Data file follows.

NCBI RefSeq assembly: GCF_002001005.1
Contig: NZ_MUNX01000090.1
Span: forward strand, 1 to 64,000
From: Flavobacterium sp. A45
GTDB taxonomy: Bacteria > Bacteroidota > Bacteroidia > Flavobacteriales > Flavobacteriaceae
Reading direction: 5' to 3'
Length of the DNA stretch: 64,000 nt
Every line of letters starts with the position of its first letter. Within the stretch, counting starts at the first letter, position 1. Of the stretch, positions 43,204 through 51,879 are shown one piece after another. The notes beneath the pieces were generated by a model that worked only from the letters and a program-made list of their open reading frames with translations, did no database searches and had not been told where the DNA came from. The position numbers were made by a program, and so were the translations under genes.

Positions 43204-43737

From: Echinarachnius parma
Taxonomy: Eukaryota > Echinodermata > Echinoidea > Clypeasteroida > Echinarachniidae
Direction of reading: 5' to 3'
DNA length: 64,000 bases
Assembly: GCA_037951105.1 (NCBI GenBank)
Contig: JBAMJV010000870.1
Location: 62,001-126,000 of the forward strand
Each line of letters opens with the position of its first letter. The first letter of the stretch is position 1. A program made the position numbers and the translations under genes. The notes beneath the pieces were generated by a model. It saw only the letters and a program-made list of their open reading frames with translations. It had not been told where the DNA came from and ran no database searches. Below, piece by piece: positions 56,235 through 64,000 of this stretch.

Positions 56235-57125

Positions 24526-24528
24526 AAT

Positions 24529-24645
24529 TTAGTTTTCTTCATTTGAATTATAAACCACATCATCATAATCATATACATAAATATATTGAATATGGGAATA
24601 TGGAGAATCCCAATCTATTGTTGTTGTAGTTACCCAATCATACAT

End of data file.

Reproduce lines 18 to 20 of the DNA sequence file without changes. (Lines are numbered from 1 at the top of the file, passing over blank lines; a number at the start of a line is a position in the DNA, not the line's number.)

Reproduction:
Positions 56235-57125

Positions 24526-24528
24526 AAT